just looking at this thing it’s super tiny, but should you even consider this microphone over its bigger predecessor, should not be worried.
- Excellent sound quality.
- Two capsules provide cardiac or omnidirectional polar patterns.
- Headphone jack with low latency control.
- Sherpa desktop application (or OS tweaks) is required to adjust earning levels.
Blue Yeti Nano Features
- Frequency Response: 20 Hz – 20 KHz
- Power Required/Consumption: 5 V 150 mA
- Sample Rate: 48 KHz
- Sensitivity: 4.5 mV/Pa (1 KHz)
- Dimensions (mic w/stand): L: 4.29” (10.9 cm) W: 3.78” (9.6 cm) H: 8.31” (21.1 cm)
- Bit Rate: 24 bit
- Capsule: 2 Blue-proprietary 14 mm condenser capsules
- Polar Patterns: Cardioid, Omnidirectional
- Max SPL: 120 dB (THD: 0.5% 1KHz)
- Weight: 1.39 lb (0.63 kg)
- Operating System: Windows 7, 8.1, 10, or Mac OS (10.10 or higher)
Blue Yeti Nano Design
When you open the box you’re greeted with the blue yeti nano, a micro USB to USB cable, some manual that can go straight to the teacher, and a silica gel bag.
it also comes with a mount adapter if you’re into mounting it until boom arms and tripods and all that.
It looks just like a miniature blue yeti, but there are a couple of defining differences: the blue yeti Nano has a volume knob up front, which also doubles as a button.
when the buttons green it’s ready for news, when it’s red it’s muted.
Getting a nano comes with a threaded mount on the bottom similar to what you’ll find on a camera.
so they can easily be put on tripods, if you need the thicker threaded mount of say the original blue yeti nano.
so you can use your old yeti arms boom arms stuff like that, these also have a converter that can easily change that just by screwing these in.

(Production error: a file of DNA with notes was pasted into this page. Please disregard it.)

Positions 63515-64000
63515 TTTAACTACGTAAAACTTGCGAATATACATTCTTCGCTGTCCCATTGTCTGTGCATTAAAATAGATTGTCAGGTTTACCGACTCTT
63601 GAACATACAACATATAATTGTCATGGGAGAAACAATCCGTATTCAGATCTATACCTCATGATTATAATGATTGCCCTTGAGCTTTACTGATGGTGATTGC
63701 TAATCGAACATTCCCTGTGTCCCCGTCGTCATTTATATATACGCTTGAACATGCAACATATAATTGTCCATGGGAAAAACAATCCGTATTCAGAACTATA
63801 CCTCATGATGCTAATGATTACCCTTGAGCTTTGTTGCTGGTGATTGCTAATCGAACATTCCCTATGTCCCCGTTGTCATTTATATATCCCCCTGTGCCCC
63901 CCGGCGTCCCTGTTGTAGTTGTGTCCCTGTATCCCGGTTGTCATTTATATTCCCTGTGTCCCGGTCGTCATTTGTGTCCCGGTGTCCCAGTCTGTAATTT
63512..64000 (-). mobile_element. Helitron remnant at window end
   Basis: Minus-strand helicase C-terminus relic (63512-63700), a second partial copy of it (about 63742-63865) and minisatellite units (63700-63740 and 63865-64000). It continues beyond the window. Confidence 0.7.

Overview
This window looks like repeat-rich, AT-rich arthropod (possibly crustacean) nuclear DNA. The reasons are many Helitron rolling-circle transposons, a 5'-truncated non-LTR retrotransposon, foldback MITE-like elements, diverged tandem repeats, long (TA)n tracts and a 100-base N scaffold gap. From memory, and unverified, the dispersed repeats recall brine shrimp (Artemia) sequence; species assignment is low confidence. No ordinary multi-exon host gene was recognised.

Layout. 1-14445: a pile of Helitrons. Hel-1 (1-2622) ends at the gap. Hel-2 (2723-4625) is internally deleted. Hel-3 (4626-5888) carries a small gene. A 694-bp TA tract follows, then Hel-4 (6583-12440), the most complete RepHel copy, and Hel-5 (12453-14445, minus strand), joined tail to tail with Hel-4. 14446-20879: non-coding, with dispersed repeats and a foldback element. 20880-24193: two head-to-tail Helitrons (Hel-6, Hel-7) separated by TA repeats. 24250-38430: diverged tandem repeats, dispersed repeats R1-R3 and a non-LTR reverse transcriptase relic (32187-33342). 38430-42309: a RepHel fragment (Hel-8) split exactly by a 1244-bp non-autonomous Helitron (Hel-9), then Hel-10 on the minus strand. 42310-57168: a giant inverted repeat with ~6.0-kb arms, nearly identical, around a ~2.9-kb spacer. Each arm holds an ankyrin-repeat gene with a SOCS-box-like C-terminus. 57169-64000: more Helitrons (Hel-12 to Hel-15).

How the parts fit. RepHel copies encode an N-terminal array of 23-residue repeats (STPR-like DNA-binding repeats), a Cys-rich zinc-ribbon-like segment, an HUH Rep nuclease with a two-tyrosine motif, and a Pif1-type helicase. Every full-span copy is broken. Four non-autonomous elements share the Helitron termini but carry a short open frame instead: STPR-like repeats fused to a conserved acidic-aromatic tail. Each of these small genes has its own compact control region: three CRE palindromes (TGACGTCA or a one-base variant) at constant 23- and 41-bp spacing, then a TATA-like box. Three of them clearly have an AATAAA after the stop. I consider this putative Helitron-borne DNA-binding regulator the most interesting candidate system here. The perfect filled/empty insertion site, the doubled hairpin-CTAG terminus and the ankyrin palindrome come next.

there’s also still a headphone jack, they had the courage to keep that in the back of the mic.
there’s a button you can press to change between the cardioid and omnidirectional sound mode.
It’s an easy plug-and-play setup, I connected this microphone to a MacBook Pro and Windows 10 and I had no problems at all. On a Mac, Nano was ready to go off the jump in GarageBand and setup was simple using Adobe Audition on my PC.
Yeti Nano is capable of recording audio in 24-bit and 48Hz format, which is higher than the original 16-bit Yeti.
Also the audio tracks were very clear and like much of the original Yeti, the high and medium range was very excellent in yeti nano as well.
Nano does a pretty decent job of recording low tones with a deeper sound as well so it’s not just limited to high and medium range, but I don’t mean to refer to the captured sound as a “bass.” In general, this is what I want from an audio microphone anyway.
Blue Yeti Nano Ports
The blue yeti nano connects using micro USB just like a whole bunch of Android devices.
but the original blue yeti utilizes a USB, micro mini they mean the same thing, they’re completely different ports.
If you have some money, Blue offers a number of additional microphone accessories.
Yeti Nano includes a padded desk stand, but it can still capture lots of vibrations and noise from the keyboard and mouse.
But if you want to avoid that, you can purchase the boom with Blue Compass Boom and Radius III.
Blue Yeti Nano Performance
Yeti Nano appears instantly and is ready to use. Without adjusting the gain levels in Sherpa software, the default microphone levels are applicable because there is no distortion in typical singing, and most people will be able to set the record and use this level immediately.
Adjusting microphone levels in Sherpa is simple. To be fair, the hypothetical gain level is really close to ideal.
And if you have a loudspeaker or a sound source, you will need to order things heavily. Sherpa is very easy to use while registering for GarageBand.
Yeti Nano provides an excellent, pure and very clean signal, but if you want to get to the right levels, even though the default gain setting is a great and sufficient starting point.
Sherpa is very important if you really want to connect to ideal levels and levels.